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October 14th, 2014 9:45 AM

Conventional home buyers, who were often shoved aside by investors with large sums of cash, are finding a foothold in the housing market once again.  As prices continue to rise and discounted properties are harder to come by, investors are drastically pulling back on their buying activity, opening up the field for everyday buyers.

Smaller investors are pulling back, too.  The number of home flips, done more by investors who are not looking to have large portfolios of properties, fell by 2% in the past year. 

With investor sales slowing, traditional home buyers are picking up the slack.  Pending home sales showed the largest gain since April of 2010.  However, tight inventory remains an issue.  New construction is still lagging behind demand.  And the big investors who came into residential real estate beginning in 2011 did so with a "buy-and-hold" strategy.  They have branched into the long term single-family rentals, which are much in demand in the current market.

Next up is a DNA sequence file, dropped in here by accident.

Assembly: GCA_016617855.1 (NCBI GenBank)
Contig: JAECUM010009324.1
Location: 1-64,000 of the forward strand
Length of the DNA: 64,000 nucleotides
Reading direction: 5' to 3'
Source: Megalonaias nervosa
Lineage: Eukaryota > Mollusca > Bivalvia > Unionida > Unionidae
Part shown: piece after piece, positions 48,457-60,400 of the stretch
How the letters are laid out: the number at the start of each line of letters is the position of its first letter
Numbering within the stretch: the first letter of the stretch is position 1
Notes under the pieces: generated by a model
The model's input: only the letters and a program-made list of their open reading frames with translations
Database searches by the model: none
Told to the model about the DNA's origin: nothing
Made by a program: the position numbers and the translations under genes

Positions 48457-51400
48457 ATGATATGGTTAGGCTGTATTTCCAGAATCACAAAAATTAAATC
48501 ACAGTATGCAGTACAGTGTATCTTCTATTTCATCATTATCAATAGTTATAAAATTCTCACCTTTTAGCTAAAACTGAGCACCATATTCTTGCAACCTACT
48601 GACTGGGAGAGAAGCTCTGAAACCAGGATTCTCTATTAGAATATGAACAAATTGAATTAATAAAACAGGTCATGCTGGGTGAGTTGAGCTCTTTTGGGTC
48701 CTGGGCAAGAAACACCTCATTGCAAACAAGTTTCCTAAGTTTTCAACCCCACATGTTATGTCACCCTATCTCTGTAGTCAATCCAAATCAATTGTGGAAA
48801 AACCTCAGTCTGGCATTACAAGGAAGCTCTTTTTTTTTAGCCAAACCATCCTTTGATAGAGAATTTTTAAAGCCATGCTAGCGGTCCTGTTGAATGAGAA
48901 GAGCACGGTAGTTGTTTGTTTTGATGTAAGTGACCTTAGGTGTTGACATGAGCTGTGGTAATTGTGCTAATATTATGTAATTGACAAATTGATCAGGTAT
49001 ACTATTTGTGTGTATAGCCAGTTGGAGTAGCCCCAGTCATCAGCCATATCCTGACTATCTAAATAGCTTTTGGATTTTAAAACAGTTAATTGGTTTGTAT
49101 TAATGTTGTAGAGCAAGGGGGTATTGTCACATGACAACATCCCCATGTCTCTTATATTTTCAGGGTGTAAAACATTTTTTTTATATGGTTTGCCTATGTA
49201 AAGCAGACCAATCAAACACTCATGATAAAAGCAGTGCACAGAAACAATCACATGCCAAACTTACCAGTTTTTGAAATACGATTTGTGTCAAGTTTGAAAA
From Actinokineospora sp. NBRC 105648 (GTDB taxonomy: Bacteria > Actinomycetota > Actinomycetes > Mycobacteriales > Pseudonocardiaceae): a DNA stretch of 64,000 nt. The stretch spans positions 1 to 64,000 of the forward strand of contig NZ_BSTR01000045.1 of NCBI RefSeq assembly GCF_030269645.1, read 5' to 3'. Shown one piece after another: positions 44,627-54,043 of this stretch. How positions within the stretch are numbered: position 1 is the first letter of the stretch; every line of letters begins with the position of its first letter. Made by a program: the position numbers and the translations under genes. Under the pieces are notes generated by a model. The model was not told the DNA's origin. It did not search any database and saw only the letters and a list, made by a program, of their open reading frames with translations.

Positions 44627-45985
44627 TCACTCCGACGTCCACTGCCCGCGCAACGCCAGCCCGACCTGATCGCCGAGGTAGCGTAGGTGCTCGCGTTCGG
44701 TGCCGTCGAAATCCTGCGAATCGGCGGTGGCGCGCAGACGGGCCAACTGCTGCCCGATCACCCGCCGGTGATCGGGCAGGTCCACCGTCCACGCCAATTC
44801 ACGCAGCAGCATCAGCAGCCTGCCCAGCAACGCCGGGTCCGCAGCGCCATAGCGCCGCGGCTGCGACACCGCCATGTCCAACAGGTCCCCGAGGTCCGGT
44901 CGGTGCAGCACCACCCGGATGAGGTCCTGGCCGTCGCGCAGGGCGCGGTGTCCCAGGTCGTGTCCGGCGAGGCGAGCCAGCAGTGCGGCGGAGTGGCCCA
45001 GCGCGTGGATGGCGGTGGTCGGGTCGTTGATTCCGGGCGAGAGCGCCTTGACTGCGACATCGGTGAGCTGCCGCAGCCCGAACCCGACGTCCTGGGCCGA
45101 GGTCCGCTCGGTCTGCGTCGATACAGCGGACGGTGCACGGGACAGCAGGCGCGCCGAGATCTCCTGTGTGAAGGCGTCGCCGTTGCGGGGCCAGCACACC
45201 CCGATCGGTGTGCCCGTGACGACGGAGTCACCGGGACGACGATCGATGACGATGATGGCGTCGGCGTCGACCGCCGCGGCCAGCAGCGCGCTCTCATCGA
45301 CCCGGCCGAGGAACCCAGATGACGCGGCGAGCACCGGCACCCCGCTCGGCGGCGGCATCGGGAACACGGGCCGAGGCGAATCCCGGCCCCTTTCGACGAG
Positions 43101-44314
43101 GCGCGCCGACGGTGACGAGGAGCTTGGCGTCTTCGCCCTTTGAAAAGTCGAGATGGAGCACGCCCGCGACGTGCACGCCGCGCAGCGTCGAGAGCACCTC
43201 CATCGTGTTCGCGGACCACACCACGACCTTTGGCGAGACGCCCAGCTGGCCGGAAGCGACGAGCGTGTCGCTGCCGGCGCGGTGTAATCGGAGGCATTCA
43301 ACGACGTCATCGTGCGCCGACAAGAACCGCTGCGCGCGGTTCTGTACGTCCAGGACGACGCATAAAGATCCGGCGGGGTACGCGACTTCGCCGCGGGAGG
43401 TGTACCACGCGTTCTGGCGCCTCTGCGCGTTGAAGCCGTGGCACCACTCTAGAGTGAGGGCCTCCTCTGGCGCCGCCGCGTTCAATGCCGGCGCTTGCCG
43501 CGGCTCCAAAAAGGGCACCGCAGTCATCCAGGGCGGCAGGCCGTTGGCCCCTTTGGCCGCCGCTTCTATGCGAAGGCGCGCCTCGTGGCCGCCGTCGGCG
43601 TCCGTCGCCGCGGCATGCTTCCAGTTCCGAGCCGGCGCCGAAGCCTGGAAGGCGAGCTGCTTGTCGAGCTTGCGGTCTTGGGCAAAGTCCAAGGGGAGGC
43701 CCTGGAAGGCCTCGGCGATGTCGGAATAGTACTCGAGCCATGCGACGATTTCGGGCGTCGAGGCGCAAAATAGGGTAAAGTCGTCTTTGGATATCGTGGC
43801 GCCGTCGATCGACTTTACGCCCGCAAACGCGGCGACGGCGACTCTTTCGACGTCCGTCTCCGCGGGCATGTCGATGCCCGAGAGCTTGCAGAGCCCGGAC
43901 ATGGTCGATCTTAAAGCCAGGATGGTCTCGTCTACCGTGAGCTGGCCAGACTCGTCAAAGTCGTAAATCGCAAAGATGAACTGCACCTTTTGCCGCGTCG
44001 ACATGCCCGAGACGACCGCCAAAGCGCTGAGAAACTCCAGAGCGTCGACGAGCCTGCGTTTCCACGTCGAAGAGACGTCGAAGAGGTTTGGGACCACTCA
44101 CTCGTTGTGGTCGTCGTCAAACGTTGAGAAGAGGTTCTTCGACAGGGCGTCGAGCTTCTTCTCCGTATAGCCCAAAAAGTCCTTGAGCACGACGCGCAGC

The negative of the increase in long term rentals is that it gives  unease to buyers, who see changes to neighborhoods with more temporaty tenants, instead of long term residential owners.  The care and condition of the properties, especially with absentee owners in another state or country, can have an adverse affect on home values. 

But with inventory low, as well as mortgage rates, some buyers are willing to put the owner-occucpancy issue asside in order to get just the home they want.  The real estate market will continue to change and give unique challenges with each one.  It is up to the buyer to determine when and what changes best meet their individual needs.


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Posted by Barbara Doeringer on October 14th, 2014 9:45 AMPost a Comment

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